“Our lives are now completely transformed as we are getting good prices for the green leaf and have learnt a lot about tea,” he says.

    Kukhol Boro says one of the most significant learning has been the advantage of being united. “Earlier we were selling our green leaf only by ourselves and did not get good prices, later when we became a society, we got better prices,” he says.

    “We had difficulties in getting compliances, but now, we can proudly say that we have a factory of our own where we manufacture tea all by ourselves, a dream that we have been chasing for the last eight to 10 years.

    Today after many ups and downs, we could make it happen,” he said.

    Equifarm tea

    “We have many more miles to go, but today is the beginning, today is the day of farmers, today is the day of GTC. Let the small tea growers of the world unite and be active part of the value chain,” Kukhol Boro said.

    “We could never imagine that one day the growers would be owning factories as members of societies,” added Kukhol Boro.

    Grassroots Tea has a packaging unit in Barpeta, Assam.

    “It is a market linked to the farmers’ movement in which farmers own and govern various stages of value accrual of an ethical product and obtain a reasonable share of the value accrued. It also establishes a direct connect between farmers and consumers by making available high quality ethical, ecologically sound and traceable natural tea,” said J. John, managing director of Grassroots Tea.

    GTC provides support at three distinct stages: empowering small tea growers (STGs) to cultivate chemical-free tea; assisting STGs in raising equity to set up Tea Producer Companies (under the Company Act, 1953) to build processing factories that manufacture high quality, certified orthodox tea; and when the tea is made Grassroots aggregates and markets the tea to conscious consumers under the joint ‘equifarm tea’ brand.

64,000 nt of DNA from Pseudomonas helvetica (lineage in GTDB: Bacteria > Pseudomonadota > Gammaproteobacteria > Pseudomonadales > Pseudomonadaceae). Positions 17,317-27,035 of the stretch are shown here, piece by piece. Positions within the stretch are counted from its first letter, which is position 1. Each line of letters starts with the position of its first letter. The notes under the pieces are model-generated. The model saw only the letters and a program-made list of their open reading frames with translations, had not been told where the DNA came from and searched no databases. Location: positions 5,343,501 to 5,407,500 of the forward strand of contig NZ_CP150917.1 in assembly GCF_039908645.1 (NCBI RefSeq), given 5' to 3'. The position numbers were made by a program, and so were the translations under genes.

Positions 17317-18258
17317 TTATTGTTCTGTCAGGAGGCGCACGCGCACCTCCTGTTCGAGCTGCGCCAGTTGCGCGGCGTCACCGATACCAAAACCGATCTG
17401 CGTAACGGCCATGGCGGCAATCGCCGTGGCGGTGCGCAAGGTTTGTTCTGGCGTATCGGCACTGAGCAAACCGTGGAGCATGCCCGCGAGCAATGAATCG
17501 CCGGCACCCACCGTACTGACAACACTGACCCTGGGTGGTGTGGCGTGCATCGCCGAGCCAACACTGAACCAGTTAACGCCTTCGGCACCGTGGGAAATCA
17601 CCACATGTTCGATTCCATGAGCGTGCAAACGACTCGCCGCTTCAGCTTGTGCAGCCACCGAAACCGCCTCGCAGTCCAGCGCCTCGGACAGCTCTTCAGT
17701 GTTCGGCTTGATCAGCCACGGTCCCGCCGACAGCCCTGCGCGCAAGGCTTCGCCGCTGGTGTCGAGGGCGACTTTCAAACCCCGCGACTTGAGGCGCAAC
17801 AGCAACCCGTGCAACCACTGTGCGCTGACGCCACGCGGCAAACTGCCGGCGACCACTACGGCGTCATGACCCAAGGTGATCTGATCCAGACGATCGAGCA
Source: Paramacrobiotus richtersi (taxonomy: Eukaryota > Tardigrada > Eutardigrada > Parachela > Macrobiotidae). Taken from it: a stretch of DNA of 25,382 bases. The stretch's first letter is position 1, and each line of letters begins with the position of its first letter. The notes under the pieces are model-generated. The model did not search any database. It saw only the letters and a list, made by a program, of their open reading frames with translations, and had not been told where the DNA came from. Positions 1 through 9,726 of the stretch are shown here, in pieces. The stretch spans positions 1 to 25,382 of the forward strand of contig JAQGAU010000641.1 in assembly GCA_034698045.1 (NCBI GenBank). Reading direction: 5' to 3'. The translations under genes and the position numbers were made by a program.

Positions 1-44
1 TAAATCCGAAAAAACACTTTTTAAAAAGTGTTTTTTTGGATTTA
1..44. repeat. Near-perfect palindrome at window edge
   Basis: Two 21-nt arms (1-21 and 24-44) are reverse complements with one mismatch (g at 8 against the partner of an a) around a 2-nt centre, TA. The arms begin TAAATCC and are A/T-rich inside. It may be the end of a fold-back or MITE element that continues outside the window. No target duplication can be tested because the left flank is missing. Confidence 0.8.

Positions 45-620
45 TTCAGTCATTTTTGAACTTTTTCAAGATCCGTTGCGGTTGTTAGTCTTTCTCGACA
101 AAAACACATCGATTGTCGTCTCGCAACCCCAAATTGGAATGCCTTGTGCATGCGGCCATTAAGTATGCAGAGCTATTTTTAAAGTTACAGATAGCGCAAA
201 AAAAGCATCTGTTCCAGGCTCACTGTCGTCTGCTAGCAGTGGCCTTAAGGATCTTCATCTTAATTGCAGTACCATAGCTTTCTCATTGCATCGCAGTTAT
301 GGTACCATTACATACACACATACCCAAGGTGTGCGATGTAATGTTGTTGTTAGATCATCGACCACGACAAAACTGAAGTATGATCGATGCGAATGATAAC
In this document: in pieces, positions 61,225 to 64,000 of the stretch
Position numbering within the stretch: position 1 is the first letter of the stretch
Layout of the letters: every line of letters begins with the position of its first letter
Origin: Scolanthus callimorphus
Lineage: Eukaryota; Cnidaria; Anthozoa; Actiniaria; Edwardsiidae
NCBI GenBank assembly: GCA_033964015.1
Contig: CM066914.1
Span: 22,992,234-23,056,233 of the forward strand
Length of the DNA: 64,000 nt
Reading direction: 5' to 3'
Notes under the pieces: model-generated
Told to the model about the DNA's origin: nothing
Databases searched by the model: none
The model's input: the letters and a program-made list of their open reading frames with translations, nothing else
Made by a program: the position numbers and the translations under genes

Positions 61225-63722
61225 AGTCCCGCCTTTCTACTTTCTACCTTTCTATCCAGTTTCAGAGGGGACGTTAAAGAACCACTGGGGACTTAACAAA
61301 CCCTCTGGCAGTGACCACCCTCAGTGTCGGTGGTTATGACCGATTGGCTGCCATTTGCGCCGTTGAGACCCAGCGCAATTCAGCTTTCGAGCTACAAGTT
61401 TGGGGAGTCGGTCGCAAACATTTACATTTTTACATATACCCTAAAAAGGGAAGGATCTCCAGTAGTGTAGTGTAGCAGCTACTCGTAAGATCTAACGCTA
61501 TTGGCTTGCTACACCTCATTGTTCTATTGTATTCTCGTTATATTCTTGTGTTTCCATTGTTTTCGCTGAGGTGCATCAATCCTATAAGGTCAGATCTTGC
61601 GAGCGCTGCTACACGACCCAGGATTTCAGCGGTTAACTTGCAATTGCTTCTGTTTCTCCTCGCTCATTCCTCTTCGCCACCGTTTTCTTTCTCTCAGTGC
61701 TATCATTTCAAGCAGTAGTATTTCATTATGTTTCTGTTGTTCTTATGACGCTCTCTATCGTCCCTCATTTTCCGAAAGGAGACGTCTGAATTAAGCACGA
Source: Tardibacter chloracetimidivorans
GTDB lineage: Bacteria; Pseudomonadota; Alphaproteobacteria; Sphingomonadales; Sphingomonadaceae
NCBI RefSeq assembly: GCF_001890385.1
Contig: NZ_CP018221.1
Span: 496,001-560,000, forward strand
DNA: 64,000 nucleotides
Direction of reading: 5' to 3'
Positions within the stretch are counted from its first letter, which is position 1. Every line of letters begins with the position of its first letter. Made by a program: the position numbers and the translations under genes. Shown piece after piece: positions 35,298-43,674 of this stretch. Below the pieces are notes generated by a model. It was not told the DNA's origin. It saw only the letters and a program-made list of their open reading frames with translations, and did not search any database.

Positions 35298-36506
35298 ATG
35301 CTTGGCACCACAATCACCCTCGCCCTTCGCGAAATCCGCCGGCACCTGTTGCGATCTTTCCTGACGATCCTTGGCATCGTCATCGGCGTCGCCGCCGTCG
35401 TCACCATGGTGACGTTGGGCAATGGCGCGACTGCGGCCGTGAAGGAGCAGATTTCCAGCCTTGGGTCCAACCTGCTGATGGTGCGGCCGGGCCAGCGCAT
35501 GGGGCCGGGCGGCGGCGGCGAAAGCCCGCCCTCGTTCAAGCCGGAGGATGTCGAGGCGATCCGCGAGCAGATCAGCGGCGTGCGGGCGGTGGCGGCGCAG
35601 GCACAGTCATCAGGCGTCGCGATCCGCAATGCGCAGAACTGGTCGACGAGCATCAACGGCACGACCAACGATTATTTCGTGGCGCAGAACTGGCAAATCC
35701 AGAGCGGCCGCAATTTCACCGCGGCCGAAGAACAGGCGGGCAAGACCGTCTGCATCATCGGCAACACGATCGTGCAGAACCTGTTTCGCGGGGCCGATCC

Teas are natural, traceable, single-origin (subsumed within geographical indicators); made and owned by small tea farmers, ensuring a sustainable livelihood and an optimum share of the profits, he said.

    “Our long term vision is to transform socio-economic outcomes for 250,000 small tea growers at risk, in India. We want to ensure dignity and economic justice for all STGs by enabling fair compensation at multiple levels of value accrual throughout the value chain,” John says.

    India needs an alternate model for the tea-value chain as a core strategy to drive systemic change. In this model, subsistence tea farmers organize in collectives that own and actively participate in the value-creation and value-sharing processes, he explains.

    “As part of our long-term vision, we will facilitate the setting up of more STG owned tea producer companies (TPC) across India, directly impacting larger number of STG households and worker households,” he added. In time big brands and retailers will recognize and execute, the principle of fair compensation at value accruals.

    At the virtual launch event, Adina Pasula, Supply Chain leader, IKEA, Sweden, commented on the distress faced by small-time farmers across the world: “Social entrepreneurship like the equifarm tea is contributing in addressing their plight,” she said. Initiatives of this nature lead to systemic change and would have a collective impact across stakeholders at various levels, she said.

    NABARD General Manager Baiju Kurup praised the GTC model. He said that during the “last couple of years, NABARD’s major focus has been in the facilitation of the aggregation of farmers to a farmers’ producer company, or FPO, where better share of the price can be transferred to the producers so that they enjoy better price realization.”

    CISTA president Bijoy Gopal Chakraborty said, “in equifarm tea, we see the prominent footprint of the small tea growers in India.”